Score: 3 stars *** out of 4 ****
Long a ripe source for feature films, American government officials — especially those of the non-fictional variety — always fare well if not completely with political junkies and at least a considerable share of the general movie-going public. The tales of tainted congresspersons or legendary presidents are issued with regularity but as of yet no one has made a feature focusing on a sitting Supreme Court justice.
Regardless of your political persuasion, it would be hard to disagree that Ruth Bader Ginsburg has forever changed the complexion of the highest court in the land. Nominated by President Bill Clinton in 1993 and quickly confirmed by congress, Ginsburg was just the second female to become a member of the court and surprised no one when she began siding with far-left cases and causes.
Co-written and directed by Betsy West and Julie Cohen, "RGB" deftly dodges the usual bipartisan trappings found in politically-based films by immediately making the movie a biography with politics brought in only when needed. This may start off as a splitting-hairs type of affair but eventually lands as a tale of American history which will transform Ginsburg’s most vocal opponents into people who can understand if not agree with her socio-political legal opinions.
West and Cohen make their greatest stride when introducing Ginsburg’s famed back story out of sequence; something rarely done in biographical documentaries which lends the production an almost live-action feel. It is far removed from the typically dry and generally scholastic genre format.
Born in Brooklyn in 1933 to Russian Jewish immigrant parents, Joan Ruth Bader met her future husband Martin Ginsburg (later a professor and prominent tax attorney) while each was a student at Cornell, a union that produced two children and would remain intact until his death in 2010. Both Ruth and Martin successfully overcame multiple cancer diagnosis which only adds greater depth to the film’s narrative impact.
The meat and potatoes of the film — taking place long before Ginsberg’s Supreme Court career is covered in great detail during her stints at the ACLU beginning in 1972 and her appointment to the D.C. appellant court by President Jimmy Carter in 1980. In the space of merely eight years, Ginsburg argued more than a half dozen landmark cases — mostly all dealing with women’s rights — and always emerging victorious. The filmmakers’ laser focus during these portions of the film is beyond impressive. Their mix of archival stock footage, still photos, and audio is stunning. West and Cohen also make impressive use of on-screen text later on during Ginsberg audio in Supreme Court rulings.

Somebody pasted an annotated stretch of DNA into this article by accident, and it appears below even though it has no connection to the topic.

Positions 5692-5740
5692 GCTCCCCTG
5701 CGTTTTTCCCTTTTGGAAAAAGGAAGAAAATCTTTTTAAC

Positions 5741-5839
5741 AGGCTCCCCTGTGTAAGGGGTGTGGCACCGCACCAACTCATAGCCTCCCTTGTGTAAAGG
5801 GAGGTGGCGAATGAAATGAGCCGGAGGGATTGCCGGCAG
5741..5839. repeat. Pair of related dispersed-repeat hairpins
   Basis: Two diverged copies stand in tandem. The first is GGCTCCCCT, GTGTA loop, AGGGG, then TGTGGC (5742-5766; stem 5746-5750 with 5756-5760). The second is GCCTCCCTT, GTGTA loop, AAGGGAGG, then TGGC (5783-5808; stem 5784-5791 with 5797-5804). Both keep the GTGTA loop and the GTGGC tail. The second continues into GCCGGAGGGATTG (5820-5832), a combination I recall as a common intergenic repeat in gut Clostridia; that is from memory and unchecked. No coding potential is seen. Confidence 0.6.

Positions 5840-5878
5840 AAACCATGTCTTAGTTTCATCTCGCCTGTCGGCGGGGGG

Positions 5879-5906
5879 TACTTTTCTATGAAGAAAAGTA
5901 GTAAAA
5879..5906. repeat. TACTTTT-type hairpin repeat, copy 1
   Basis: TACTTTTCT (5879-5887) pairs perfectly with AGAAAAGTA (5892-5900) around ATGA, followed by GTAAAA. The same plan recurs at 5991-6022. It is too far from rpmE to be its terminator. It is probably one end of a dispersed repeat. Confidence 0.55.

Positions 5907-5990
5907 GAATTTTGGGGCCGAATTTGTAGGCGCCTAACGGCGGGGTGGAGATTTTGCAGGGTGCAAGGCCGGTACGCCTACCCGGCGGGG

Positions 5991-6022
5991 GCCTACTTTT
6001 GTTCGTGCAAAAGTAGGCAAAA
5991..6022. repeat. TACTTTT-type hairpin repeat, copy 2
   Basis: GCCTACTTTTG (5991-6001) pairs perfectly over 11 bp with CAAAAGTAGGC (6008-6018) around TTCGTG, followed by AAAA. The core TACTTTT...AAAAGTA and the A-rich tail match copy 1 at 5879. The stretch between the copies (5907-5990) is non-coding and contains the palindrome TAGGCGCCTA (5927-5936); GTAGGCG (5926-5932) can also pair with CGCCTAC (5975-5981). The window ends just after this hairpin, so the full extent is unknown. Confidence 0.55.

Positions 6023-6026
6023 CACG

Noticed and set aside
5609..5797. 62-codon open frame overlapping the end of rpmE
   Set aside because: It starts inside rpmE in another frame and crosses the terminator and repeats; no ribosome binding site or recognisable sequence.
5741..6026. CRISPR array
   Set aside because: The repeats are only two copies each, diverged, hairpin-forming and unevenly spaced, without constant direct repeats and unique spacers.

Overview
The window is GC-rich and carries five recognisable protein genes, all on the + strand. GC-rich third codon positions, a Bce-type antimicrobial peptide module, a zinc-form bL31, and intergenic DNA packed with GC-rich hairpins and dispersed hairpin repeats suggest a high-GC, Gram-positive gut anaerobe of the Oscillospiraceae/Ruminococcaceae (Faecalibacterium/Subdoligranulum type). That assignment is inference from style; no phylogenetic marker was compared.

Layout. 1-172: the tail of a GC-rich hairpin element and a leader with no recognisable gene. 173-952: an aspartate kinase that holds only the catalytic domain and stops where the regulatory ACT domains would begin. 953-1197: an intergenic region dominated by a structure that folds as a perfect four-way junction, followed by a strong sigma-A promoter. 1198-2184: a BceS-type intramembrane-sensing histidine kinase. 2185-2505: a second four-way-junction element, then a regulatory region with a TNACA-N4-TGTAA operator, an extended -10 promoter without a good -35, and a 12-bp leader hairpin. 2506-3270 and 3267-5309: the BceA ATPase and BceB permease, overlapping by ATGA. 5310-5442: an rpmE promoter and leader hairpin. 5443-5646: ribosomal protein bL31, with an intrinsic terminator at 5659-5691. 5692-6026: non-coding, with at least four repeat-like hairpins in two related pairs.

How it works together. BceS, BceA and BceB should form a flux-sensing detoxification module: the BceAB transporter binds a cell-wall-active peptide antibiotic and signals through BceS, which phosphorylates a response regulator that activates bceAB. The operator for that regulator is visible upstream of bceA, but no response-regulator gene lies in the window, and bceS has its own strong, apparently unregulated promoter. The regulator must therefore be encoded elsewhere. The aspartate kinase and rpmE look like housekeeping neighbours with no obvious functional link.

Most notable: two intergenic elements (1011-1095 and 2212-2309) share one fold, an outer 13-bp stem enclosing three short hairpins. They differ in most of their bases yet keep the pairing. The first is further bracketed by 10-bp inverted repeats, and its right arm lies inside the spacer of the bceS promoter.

Of all current Supreme Court justices, Ginsburg easily has the broadest profile on social media, which brings with it a massive double-edged sword. The title of the film itself — "RBG" — is a variation on that of assassinated rapper Notorious BIG — a movement started by some of her Millennial (mostly female) fans. Images of Ginsburg on T-shirts, coffee mugs, and other assorted pieces of slogan tchotchke is evidence of her far-reaching impression on young America, something Ginsburg joyfully acknowledges and does nothing to discourage.
It’s a good thing because it gets young people mostly not interested in the law and the constitution (in theory) to get involved with the law and understanding jurisprudence, but there is also the danger that these same people view Ginsburg as a liberal Rock Star without any knowledge of the law or her previous cases that brought her to the Supreme Court in the first place. It’s bad if these impressionable young people view her as a rubber stamp icon on all “progressive” issues. Question these folks on the particulars of cases argued by Ginsburg back in the day and you will likely get a collective "cricket" response.
On the whole, "RBG" is a highly efficient, wonderfully informative, frequently humorous, and often touching film. Latter passages focusing on her odd couple, oil-and-water relationship with late Justice Antonin Scalia border on the heart-tugging. Again, you can completely disagree with everything Ginsburg has ever done as a lawyer and/or a judge but as a subject for a non-fiction film, she has few peers. Like it or not, Ginsburg’s story is captivating and ideal fodder for a movie.
What isn’t positive in the least on either side of the political isle is the filmmaker’s unwise inclusion of audio at the start of the film which declares Ginsburg as “a vile wicked witch and an anti-American zombie” and late third act comments accusing her detractors as being “right wing whackos.” These comments are mildly understandable but completely unforgiveable when defining anyone with differing views on one of the most interesting and provocative jurists this country has ever known. This movie would have been a masterpiece had the filmmakers removed these two unneeded audio passages.
Michael Clark has written for over 30 local and national media outlets and is currently the only newspaper-based film critic providing original content in the Atlanta Top 10 media marketplace and he recently co-founded the Atlanta Film Critics Circle. Over the last two decades, Mr. Clark has written over 3,500 movie reviews and film related articles for the Gwinnett Daily Post and is one of the scant few conservative-minded U.S. critics. To read more of his reports — Click Here Now.
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